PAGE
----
Tue, Dec 09, 2008 - Page 4 News List

COMMUNITY COMPASS: PROFILE: French priest called to minister in Taiwan

FEELING AT HOME Francois Verny said he felt it important to learn Hoklo, which he began learning in Taichung so he could preach to the mostly farming community

By Meggie Lu  /  STAFF REPORTER

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The neighborhood deep in the countryside is filled with rice paddy after rice paddy, scattered intermittently with weathered, one-story brick homes that are still occupied.

The community is known for producing rice and guava, among other things. It is easy to notice that the age of people in the neighborhood fall in two extremes forming an “M” shape — either people are very young or quite old — as others are working in larger cities.

On a lazy Tuesday afternoon, a group of school children park their bicycles in front of a Catholic church after school, chattering as they head for the entrance. Follow them in and you are in a different world.

The building, the Cingliao Catholic Church (菁寮聖十字教堂), sports a cone-shaped, Western style roof, plated with aluminum and topped with a Holy Cross.

The church is a landmark in Houbi Township’s (後壁) Ting-an Village (頂安), as it was designed by renowned German architect and Pritzker Architecture Prize winner Gottfried Bohm, and built in 1960.

Under the windows embedded around the roof, through which you can see the sky, in the center of the church is a large incense burner in front of Jesus on the Cross; on the left is an ancestor plaque, and on the right a statue of the Holy Mary.

But perhaps what makes the church alive is French-native Pere (Father) Francois Verny (韋方濟), who lives in it, and who has been preaching to locals in Taiwanese (or Hoklo) for the past 18 years.

When asked what brought him to Taiwan, Verny said that he was answering a call from Jesus.

“I didn’t know a lot about Taiwan 18 years ago, other than having seen many inexpensive products stamped ‘Made in Taiwan,’ so my impression of the country was not that good,” Verny said.

At the time, Verny had been serving at a church in France for two years, he said.

“However, a priest had been working in Taiwan, and when my church asked us who would volunteer to go give him a helping hand, I was touched with a calling; the calling superseded my bad impression of Taiwan and told me to come — it was my first trip abroad,” he said.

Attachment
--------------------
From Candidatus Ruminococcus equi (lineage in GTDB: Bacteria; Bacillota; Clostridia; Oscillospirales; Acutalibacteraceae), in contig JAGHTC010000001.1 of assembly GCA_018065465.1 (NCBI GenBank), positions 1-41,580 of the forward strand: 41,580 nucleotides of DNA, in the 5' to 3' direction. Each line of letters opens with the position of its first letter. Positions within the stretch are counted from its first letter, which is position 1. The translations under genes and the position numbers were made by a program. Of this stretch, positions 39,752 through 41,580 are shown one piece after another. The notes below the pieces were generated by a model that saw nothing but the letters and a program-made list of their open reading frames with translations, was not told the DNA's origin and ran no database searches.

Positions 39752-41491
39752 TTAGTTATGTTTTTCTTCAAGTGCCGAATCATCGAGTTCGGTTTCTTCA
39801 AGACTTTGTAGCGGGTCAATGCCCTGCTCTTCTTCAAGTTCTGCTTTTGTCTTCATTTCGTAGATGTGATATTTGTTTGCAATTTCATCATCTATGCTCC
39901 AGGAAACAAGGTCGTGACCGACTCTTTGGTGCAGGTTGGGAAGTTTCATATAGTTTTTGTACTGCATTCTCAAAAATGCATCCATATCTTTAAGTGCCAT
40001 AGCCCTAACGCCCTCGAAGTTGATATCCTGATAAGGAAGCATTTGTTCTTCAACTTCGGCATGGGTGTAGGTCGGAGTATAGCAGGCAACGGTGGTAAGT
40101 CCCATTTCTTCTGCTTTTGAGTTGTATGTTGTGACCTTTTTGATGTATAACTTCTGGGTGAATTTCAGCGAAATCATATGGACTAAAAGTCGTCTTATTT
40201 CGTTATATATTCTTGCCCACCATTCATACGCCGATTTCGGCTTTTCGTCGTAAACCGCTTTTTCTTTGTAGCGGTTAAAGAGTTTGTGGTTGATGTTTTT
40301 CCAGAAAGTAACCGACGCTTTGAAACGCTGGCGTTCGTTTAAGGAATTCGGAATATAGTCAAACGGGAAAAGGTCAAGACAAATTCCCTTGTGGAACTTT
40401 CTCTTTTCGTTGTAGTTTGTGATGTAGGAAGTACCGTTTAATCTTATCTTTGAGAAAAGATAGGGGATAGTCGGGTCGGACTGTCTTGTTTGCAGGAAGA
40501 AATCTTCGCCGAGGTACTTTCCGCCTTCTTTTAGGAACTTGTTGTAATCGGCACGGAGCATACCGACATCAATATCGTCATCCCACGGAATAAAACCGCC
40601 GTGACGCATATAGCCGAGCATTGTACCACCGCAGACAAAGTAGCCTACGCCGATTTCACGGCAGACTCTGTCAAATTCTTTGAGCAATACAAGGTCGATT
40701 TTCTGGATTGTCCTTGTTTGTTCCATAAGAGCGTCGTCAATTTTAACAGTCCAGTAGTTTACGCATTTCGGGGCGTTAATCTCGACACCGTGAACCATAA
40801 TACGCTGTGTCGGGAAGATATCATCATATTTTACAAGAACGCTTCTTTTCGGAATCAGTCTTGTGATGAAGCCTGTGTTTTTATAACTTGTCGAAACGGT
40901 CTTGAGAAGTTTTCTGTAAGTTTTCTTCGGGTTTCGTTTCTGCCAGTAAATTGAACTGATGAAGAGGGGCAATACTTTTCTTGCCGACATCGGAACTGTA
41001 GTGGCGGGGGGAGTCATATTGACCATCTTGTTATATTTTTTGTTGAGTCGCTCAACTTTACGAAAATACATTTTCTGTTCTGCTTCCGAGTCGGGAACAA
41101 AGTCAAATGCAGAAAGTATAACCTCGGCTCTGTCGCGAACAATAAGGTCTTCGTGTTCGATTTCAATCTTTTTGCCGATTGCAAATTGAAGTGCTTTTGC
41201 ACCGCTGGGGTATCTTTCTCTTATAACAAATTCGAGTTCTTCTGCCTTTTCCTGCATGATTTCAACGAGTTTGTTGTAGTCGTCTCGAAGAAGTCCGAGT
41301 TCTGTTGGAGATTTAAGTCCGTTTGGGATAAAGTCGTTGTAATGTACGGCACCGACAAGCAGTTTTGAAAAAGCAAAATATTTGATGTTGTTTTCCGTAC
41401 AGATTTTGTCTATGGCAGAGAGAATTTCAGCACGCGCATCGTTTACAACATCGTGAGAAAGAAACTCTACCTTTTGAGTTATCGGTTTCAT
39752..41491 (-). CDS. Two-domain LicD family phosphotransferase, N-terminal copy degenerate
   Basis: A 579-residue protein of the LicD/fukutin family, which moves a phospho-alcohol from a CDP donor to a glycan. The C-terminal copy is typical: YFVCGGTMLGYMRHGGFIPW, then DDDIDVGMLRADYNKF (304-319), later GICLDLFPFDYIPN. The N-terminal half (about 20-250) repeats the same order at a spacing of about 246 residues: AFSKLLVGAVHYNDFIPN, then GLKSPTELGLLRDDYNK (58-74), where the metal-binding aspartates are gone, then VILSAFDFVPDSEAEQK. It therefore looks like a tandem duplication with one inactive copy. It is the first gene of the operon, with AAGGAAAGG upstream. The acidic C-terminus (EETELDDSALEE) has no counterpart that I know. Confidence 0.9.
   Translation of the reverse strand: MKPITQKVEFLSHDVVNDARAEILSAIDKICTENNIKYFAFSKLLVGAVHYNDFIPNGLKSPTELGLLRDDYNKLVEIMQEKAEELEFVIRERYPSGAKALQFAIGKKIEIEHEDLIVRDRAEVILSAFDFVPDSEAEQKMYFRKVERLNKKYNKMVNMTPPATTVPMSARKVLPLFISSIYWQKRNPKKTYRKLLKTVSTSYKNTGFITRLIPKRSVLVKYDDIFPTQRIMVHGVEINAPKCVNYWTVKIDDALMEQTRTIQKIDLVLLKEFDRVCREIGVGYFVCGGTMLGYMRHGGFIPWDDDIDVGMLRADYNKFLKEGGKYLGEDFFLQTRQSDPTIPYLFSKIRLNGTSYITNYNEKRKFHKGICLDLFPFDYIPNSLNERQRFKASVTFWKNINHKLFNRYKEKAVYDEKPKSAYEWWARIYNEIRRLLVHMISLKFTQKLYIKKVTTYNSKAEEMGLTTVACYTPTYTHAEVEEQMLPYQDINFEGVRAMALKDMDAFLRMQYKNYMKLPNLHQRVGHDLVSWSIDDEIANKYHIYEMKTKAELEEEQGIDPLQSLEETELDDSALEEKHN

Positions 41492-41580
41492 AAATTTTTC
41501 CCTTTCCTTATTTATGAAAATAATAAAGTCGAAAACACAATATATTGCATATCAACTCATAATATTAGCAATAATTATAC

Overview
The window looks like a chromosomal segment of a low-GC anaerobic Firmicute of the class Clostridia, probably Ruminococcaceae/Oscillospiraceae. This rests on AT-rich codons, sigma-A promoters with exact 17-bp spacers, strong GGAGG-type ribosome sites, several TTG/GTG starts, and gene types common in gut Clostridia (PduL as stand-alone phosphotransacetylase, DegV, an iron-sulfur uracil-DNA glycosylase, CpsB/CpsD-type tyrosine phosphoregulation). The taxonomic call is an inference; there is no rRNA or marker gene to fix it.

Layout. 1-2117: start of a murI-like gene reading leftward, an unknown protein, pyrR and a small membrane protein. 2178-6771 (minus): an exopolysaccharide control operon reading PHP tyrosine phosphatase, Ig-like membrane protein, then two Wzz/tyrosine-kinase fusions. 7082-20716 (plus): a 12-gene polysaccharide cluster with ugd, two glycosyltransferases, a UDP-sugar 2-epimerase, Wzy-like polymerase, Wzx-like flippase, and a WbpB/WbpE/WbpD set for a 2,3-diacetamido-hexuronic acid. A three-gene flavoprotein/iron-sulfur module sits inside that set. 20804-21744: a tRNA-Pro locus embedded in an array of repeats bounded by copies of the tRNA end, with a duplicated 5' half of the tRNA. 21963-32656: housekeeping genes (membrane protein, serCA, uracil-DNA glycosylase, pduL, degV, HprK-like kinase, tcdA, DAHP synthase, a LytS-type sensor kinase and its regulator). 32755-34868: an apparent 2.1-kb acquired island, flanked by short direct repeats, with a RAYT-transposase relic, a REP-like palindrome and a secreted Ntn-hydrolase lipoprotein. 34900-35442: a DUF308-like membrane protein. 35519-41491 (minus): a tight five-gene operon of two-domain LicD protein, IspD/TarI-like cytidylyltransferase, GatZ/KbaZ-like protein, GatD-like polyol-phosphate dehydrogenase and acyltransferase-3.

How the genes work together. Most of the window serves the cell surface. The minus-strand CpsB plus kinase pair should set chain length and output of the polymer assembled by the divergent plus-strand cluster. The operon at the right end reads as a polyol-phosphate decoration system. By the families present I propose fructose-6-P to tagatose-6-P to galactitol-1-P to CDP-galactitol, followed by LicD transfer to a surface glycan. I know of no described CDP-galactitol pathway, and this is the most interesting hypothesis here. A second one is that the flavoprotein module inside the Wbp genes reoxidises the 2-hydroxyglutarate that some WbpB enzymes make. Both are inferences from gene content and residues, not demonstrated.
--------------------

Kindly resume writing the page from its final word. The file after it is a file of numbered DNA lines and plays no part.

Soon after coming to Taiwan, Verny said that he felt it was important to learn Taiwanese, adding that shortly after his arrival he began taking Taiwanese language lessons in Taichung to communicate to his congregation, who are mostly farmers.

“My mission in life is to serve Jesus and the church, I want to share my love for Jesus, a good friend of mine, with my good friends in Taiwan,” he said. “However, I could not tell people who Jesus was before I got to know my people first; I had to befriend them so that they would be interested in my friend Jesus.”

Asked whether this was one reason why his church had an incense burner, Verny said it was only partially correct.

“We have it there, but you cannot control how each person reacts to it, everyone has a different attitude,” he said. “[The incense burner is there because] you can worship with incense in Catholic churches, people do it in Europe too, just in a different way.”

The idea of holding incense does not conflict with Catholicism, Verny said, as, “the meaning behind holding incense to worship Jesus is to be near him, to be deeply connected to him ... The meaning is not just the gesture, but in the heart.”

With this acceptance, Verny offers Masses and Sunday school to locals each week, a group he said comprises about 20 people.

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